3.  Why do you think Americans own less fuel efficient vehicles than people in other countries? Again, is this entirely personal choice, or are there also policies that help explain our gas guzzling cars?  
4.  Do you or your family rely on a car for your day-to-day transportation? What are some other modes of transportation you use frequently? Estimate what percentage of your weekly travel is done by each of these modes of transportation. 
5.  What do you think are the relative environmental impacts of each of the modes of transportation you use most frequently? 
6.  Would you be more likely to use greener modes of transportation if other alternatives were more available and affordable?  What might those alternatives be, and what would it take to make them attractive enough to use?

Reading 2: 

Can the United States Wean Itself From Cars? A Comparative Perspective

Europeans are much less reliant on cars for day-to-day transportation than are Americans. People there have a range of efficient and convenient alternatives. Political, economic, and social factors have all combined to produce the vastly divergent ways in which Americans and Europeans move from place to place. 
What can we learn from Europe? Is there anything we might do to catch up?  
America's transportation infrastructure lags severely behind that of Europe as a whole. Our rail system is an excellent example. An April 28, 2011 article in The Economist describes some of the problems with our rail system, based on a typical train trip from Washington, DC to Raleigh, North Carolina: 
Trains creep out of Washington's Union Station and pause at intervals, inexplicably, as they  travel through the northern Virginia suburbs. In the summer, high temperatures threaten to kink  the steel tracks, forcing trains to slow down even more. Riders may find themselves inching  along behind a lumbering freight train for miles at a time, until the route reaches a side track on  which the Amtrak train can pass. The trip takes six hours, well over twice as long as the  London-Paris journey, if there are no delays. And there often are.
America, despite its wealth and strength, often seems to be falling apart. American cities have  suffered a rash of recent infrastructure calamities, from the failure of the New Orleans levees to  the collapse of a highway bridge in Minneapolis, to a fatal crash on Washington, DC's  (generally impressive) metro system. But just as striking are the common shortcomings.  America's civil engineers routinely give its transport structures poor marks, rating roads, rails  and bridges as deficient or functionally obsolete. And according to a World Economic Forum  study America's infrastructure has got worse, by comparison with other countries, over the past  decade. In the WEF 2010 league table America now ranks 23rd for overall infrastructure  quality, between Spain and Chile. Its roads, railways, ports and air-transport infrastructure are  all judged mediocre against networks in northern Europe...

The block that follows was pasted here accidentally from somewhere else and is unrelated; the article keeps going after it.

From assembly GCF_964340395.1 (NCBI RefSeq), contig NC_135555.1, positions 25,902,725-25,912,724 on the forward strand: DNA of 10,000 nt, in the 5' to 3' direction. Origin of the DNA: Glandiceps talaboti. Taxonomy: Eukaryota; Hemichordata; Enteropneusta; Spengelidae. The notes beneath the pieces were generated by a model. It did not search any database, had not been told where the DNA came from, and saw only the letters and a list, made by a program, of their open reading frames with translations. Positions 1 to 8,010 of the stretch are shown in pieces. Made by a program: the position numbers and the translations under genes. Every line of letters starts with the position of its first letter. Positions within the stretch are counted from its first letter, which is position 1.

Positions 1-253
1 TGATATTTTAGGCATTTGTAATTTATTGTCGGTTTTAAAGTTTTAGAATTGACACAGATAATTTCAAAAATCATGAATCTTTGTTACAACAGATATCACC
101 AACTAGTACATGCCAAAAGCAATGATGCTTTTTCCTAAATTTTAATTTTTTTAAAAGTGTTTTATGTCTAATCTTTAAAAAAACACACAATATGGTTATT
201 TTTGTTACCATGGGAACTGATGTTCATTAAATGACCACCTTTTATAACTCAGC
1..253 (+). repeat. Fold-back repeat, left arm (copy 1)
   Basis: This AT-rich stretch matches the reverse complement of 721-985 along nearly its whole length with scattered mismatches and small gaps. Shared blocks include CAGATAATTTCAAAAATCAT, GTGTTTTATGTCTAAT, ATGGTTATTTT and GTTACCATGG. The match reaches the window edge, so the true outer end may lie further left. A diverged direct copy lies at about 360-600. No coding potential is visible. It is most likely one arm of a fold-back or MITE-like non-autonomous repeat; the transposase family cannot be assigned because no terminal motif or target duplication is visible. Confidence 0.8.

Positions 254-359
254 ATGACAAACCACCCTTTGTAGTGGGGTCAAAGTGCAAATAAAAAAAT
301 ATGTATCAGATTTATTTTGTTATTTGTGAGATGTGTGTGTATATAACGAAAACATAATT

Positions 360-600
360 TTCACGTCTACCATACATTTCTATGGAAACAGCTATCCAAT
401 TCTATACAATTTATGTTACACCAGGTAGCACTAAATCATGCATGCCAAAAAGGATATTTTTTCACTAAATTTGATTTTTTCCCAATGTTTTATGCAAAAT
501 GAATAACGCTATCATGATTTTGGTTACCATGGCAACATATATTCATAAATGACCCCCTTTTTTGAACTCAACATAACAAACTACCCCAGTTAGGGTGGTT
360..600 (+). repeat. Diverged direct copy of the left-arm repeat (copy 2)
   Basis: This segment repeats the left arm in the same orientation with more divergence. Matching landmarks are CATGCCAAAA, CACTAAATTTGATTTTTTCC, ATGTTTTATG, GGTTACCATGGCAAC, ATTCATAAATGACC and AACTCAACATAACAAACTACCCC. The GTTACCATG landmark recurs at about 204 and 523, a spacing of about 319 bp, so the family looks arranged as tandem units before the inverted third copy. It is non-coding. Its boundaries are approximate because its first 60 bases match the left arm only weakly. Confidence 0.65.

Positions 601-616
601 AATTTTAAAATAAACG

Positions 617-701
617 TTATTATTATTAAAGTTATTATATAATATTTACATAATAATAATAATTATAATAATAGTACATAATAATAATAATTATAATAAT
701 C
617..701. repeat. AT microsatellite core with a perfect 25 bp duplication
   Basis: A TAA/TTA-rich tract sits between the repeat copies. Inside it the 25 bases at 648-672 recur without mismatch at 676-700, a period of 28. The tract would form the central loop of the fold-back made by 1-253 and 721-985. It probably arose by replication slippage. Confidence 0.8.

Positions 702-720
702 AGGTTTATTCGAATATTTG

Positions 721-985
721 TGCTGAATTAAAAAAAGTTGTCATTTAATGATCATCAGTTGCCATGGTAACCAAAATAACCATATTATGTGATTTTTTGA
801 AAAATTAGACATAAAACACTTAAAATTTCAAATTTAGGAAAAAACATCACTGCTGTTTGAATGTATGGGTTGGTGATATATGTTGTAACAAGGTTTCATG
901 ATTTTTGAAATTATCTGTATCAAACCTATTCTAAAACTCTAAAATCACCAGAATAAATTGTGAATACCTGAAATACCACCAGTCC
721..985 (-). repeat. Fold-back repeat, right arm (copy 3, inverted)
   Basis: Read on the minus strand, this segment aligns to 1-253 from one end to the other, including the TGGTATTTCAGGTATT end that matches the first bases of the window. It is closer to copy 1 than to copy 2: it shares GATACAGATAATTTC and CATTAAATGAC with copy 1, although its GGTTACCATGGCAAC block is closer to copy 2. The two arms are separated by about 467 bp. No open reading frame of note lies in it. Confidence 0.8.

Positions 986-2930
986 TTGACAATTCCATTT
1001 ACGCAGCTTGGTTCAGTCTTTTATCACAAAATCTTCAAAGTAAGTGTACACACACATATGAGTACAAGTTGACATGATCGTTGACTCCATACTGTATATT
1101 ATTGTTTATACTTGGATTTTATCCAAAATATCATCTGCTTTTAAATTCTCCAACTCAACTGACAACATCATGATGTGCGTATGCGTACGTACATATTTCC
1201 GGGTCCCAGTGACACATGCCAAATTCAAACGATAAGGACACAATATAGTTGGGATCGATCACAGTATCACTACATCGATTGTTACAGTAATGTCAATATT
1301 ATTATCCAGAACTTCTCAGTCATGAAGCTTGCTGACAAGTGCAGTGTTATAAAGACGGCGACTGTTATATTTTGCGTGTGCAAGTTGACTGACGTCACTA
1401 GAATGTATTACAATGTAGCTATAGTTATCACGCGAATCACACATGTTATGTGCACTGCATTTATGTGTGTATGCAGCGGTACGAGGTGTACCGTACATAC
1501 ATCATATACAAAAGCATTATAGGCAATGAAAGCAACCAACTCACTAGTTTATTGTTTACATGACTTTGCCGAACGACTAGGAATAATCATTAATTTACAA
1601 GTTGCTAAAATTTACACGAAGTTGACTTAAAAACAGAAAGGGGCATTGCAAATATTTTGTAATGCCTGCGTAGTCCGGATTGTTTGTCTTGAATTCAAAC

There is little relief for the weary traveler on America's rail system. The absence of true high- speed rail is a continuing embarrassment to the nation's rail enthusiasts. America's fastest and  most reliable line, the north-eastern corridor's Acela, averages a sluggish 70 miles per hour  between Washington and Boston. The French TGV from Paris to Lyon, by contrast, runs at an  average speed of 140mph. America's trains aren't just slow; they are late. Where European  passenger service is punctual around 90% of the time, American short-haul service achieves just  a 77% punctuality rating. Long-distance trains are even less reliable. 
How did Europe's transportation system come to be better maintained, more environmentally friendly, and less car-reliant than the U.S.’s system? In a February 7, 2014, article for Mother Jones, Virginia Tech urban affairs professor Ralph Buehler discussed several historical factors that help explain this phenomenon. He wrote:
Roughly 30 percent of daily trips are shorter than a mile on either side of the Atlantic. But of  those under one-mile trips, Americans drove almost 70 percent of the time, while Europeans  made 70 percent of their short trips by bicycle, foot, or public transportation.
The statistics don't reveal the sources of this disparity, but there are [several] reasons American  metro areas have ended up so much more car-dependent than cities in Western Europe.
Mass motorization. Mass motorization occurred earlier in the United States than in Europe,  mainly facilitated by assembly line production that brought down cost. By the mid-1930s there  was already one registered automobile for every two US households, while car ownership in  Europe was mostly limited to wealthy elites....
Vehicle taxes. Taxation of car ownership and use has traditionally been higher in Europe and  helped curb car travel demand. Today a gallon of gasoline is more than twice as expensive in  Europe than in the United States. Moreover, in Europe gas tax revenue typically contributes to  the general fund, meaning roadway expenditures compete with other government expenditures.  In many US states and at the federal level, large parts of the gas tax revenue are earmarked for  roadway construction, assuring a steady flow of non-competitive funds for roads....